As small drones have become increasingly commonplace, so have reports of close calls by airliners. A recent FAA report tallied the average at four sightings a day, a five-fold increase from the year before. To help address the issue, the American Association of Airport Executives, a trade group representing 850 of the largest airports around the US, has partnered with a startup called AirMap on a Digital Notice and Awareness System, or D-NAS for short. AirMap will collect data from participating pilots flying popular consumer brands like DJI, 3D-Robotics, and Yuneec, then automatically upload that data to a web portal air traffic controllers can access securely.
"We think that, through the manufacturers, we are reaching approximately 80 percent of the world’s drones, helping millions of people," says Ben Marcus, the co-founder and CEO of Airmap. Drones from the big names integrate with Airmap through an SDK that links into their respective mobile apps. "We also have an app of our own coming out, so that people who own a drone outside the big three manufacturers can also use our service." Along with the recent airport partnership, Airmap announced this morning that it has raised a $15 million series A round of venture capital funding, an investment led by General Catalyst Partners.
"A no brainer for us."
Up to this point, there was basically no way for drone operators to communicate with local airports. "Participation in the D-NAS pilot was a no-brainer for us. In the face of growing concerns over UAS operations near airports, AirMap has developed an effective and unique solution," said Steve Runge, division manager for the Houston Airport System. "D-NAS is a game changer for how we will manage low altitude air safety."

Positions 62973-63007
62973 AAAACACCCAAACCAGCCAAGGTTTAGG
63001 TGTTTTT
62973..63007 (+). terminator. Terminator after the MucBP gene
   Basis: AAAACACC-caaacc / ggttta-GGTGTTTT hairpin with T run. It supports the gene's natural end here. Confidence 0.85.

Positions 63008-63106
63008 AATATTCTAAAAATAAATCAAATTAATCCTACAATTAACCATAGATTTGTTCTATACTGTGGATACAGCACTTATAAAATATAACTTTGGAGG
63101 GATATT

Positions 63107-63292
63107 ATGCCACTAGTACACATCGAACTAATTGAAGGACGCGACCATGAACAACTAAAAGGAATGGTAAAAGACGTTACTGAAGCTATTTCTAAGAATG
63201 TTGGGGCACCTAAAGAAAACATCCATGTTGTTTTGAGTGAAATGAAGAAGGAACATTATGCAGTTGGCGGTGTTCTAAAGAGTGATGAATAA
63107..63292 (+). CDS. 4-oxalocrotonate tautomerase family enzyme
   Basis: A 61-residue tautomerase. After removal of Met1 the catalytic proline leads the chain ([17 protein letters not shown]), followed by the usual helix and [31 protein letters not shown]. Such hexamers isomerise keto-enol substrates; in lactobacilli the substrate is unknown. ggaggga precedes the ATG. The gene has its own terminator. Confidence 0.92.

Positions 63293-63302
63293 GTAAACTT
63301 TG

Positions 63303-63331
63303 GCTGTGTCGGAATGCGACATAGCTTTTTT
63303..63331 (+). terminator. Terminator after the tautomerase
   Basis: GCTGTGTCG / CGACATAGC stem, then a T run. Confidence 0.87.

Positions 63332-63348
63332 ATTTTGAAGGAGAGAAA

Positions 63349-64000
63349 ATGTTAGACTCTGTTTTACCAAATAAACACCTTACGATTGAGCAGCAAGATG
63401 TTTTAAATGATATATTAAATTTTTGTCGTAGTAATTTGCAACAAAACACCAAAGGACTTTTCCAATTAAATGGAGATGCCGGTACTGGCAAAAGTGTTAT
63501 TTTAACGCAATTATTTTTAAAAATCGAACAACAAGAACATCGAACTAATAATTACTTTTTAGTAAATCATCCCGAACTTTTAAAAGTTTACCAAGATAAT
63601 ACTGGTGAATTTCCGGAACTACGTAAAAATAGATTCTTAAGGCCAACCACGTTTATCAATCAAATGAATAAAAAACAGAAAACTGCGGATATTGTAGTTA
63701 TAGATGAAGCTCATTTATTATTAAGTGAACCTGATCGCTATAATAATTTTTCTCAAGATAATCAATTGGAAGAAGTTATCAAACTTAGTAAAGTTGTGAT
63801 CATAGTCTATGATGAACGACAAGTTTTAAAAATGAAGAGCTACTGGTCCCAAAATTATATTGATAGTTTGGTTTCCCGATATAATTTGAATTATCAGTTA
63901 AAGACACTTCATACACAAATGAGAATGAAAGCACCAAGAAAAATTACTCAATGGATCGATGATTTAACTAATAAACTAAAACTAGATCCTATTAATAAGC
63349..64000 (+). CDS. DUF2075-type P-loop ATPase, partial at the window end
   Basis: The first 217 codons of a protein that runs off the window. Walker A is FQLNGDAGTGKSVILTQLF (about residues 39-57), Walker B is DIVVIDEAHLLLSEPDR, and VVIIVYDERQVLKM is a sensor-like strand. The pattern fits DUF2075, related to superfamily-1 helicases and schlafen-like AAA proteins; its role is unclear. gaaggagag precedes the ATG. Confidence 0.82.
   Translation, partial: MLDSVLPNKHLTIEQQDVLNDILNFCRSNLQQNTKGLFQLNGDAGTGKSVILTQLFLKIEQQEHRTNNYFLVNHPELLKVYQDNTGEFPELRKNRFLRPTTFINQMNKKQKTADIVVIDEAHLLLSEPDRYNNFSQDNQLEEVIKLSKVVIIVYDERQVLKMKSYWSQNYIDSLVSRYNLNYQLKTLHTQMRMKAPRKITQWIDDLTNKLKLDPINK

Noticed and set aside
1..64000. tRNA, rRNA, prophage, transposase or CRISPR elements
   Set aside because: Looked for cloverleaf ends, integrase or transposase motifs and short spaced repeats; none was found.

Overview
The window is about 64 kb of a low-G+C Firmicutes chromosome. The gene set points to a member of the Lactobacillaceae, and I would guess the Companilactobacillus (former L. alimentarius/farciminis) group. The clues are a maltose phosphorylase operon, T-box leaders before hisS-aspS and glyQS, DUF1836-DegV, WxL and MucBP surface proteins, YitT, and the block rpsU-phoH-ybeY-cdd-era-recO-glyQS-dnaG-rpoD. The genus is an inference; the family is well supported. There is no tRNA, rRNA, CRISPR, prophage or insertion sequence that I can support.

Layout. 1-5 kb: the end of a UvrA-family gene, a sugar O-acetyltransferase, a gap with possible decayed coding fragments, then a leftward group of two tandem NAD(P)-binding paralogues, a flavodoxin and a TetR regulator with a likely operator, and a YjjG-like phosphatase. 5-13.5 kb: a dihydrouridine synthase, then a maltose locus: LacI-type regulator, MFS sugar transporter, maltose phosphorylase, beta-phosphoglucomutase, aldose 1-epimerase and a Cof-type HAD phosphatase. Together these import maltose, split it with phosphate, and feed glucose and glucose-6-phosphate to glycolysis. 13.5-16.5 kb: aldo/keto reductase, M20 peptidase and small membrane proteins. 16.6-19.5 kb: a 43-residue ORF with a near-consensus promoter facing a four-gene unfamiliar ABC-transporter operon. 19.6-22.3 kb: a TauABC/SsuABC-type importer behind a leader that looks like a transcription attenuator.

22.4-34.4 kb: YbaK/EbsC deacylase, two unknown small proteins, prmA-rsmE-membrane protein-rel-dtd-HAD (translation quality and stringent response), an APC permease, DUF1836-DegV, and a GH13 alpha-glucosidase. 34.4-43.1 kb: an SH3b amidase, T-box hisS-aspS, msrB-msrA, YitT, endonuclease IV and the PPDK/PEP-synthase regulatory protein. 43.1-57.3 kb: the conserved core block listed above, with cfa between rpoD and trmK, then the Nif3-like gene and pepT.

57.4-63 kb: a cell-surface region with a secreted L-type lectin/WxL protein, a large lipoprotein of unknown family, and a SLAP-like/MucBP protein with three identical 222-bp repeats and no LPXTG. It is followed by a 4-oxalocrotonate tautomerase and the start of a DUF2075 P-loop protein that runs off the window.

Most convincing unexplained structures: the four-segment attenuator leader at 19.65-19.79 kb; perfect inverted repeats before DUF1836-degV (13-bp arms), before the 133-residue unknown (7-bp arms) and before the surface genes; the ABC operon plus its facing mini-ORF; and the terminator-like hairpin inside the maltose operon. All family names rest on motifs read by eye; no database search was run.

Recent news from the FAA indicates that AirMap will have a lot more work on its hands in the near future. A committee assembled by the agency released a report yesterday that urges adoption of much more permissive and flexible regulations, allowing for operation of small drones over cities and even crowds. If the FAA moves quickly to adopt this new approach (as they have with previous committee recommendations), it would pave the way for large scale operations, like the drone delivery programs Amazon and Google have been working on.